Egypt is moving away from democracy, stifling freedom of expression, arresting thousands for political dissent and failing to hold the security forces accountable for “arbitrary or unlawful killings,” the Obama administration has determined in a formal report to Congress.
The administration concludes in the same report that Egypt is nevertheless too important to national security to end the roughly $1.5 billion a year it receives in American aid, most of it military. But after making that conclusion, the report proceeds to recite a discordant litany of the Egyptian government’s abuses and failings, apparently seeking to stop just short of the kind of embrace Washington once gave the strongman Hosni Mubarak.
Quietly submitted to Congress on May 12 without public announcement, the report captures the awkwardness of Washington’s rapidly shifting views of Egypt: first backing President Mubarak, then the 2011 revolt that ousted him, and now rebuilding ties with a new strongman, President Abdel Fattah el-Sisi.
Western diplomats are increasingly seeking to make the best of their relationship with Mr. Sisi, the former general who led a military takeover here two years ago, deposing the elected president, even amid reports that his government is tightening its crackdown on dissent.
“America is making the same mistake it did when they were supporting Hosni Mubarak,” said Mohamed Lotfy, a human rights advocate who was stopped last week at Cairo’s airport to prevent him from traveling to Germany during a visit there by Mr. Sisi.
By crushing hopes for peaceful and democratic political change, “Sisi is creating a new generation of terrorists, and exporting them to Syria and Iraq,” Mr. Lotfy said, while the United States has damaged its credibility in the region by “contradicting its values — or at least the values that it tries to export in speeches.”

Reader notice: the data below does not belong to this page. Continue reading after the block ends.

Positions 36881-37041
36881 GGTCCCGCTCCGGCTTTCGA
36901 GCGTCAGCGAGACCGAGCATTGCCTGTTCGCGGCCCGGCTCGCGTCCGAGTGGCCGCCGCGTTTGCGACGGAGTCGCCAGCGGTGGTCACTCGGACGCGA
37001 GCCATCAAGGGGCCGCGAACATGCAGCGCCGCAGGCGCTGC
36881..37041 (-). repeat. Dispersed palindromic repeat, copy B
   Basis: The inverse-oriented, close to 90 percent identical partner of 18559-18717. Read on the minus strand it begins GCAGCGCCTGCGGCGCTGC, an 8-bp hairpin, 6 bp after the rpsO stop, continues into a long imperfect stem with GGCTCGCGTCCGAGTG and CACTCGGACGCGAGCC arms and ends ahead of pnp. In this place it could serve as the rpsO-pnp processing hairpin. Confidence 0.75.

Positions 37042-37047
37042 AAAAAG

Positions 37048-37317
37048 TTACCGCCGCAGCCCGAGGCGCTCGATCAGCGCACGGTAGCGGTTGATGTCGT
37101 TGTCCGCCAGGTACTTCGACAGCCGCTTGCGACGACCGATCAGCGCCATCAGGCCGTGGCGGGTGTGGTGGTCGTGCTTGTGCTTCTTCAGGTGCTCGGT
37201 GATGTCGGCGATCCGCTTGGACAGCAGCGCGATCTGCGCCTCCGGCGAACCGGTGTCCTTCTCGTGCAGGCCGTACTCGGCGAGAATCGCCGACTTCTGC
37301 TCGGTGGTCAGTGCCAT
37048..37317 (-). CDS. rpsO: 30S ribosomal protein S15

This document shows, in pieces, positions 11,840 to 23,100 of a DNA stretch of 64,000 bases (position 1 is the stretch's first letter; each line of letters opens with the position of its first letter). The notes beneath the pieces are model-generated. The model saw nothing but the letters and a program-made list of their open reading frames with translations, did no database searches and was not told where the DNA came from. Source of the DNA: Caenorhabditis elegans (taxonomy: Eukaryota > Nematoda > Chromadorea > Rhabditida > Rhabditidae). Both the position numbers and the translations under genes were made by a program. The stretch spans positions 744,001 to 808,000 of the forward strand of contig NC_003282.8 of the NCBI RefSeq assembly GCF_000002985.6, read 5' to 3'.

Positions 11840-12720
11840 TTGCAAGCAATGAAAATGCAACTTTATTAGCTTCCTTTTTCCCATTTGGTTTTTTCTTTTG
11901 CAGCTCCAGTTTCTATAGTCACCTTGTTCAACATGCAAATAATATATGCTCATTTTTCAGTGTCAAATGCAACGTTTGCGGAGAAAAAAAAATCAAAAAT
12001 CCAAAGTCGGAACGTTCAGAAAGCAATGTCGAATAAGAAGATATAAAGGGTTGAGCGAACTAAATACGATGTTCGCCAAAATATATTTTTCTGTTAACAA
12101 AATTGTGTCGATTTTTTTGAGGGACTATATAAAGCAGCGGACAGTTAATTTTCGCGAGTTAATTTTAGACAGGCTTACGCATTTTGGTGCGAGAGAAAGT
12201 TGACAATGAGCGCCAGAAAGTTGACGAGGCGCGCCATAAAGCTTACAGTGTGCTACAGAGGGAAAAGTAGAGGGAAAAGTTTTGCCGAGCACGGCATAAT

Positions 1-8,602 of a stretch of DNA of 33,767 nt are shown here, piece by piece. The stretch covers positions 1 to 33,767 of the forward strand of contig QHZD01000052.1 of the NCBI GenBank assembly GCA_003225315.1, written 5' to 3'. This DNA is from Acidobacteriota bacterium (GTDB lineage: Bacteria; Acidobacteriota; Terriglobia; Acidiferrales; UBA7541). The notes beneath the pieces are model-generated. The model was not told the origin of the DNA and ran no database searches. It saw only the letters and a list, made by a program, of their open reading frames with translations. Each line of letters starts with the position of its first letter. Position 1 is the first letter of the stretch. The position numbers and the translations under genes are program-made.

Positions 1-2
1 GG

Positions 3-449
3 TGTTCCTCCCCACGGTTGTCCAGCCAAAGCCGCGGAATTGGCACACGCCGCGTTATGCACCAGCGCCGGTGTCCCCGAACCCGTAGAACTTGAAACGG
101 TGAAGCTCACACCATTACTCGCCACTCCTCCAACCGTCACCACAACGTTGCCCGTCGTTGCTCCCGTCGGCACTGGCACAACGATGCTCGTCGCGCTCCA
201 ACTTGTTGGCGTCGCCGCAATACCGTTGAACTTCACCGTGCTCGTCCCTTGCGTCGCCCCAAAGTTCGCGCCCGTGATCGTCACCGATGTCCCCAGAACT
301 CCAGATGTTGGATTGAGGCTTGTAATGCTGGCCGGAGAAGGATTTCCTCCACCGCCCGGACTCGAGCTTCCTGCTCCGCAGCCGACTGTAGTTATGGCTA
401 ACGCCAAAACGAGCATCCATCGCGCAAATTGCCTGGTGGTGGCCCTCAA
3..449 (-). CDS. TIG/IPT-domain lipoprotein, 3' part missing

Activists suggest that the Egyptian government may be cracking down now in anticipation of a call for a general strike by one of the activist groups that kicked off the revolt against Mr. Mubarak in 2011. It may also be preparing for potential protests at the end of the month, on the second anniversary of Mr. Sisi’s ouster of President Mohamed Morsi of the Muslim Brotherhood.
In recent weeks, the Egyptian police have detained at least three leaders of the left-leaning April 6 group, which has tried to call for the general strike on Thursday, and rights groups say several other activists have been rounded up or disappeared as well.Mr. Lotfy said his group, the Egyptian Commission for Rights and Freedoms, was tracking the disappearances of 10 people, and Mona Seif, another activist, said she had confirmed 17.Magdy Ashour, an Islamist activist who was featured in a documentary about the 2011 uprising called “The Square,” has also been detained, according to news reports.
Negad el-Borai, a prominent human rights lawyer, said he expected to be arrested as well, having been called in three times in recent weeks for interrogation about his opposition to torture and his previous work for human rights groups.
“Because of my past activities, I think they want revenge,” Mr. Borai said in an interview. “It will be a very hard summer.”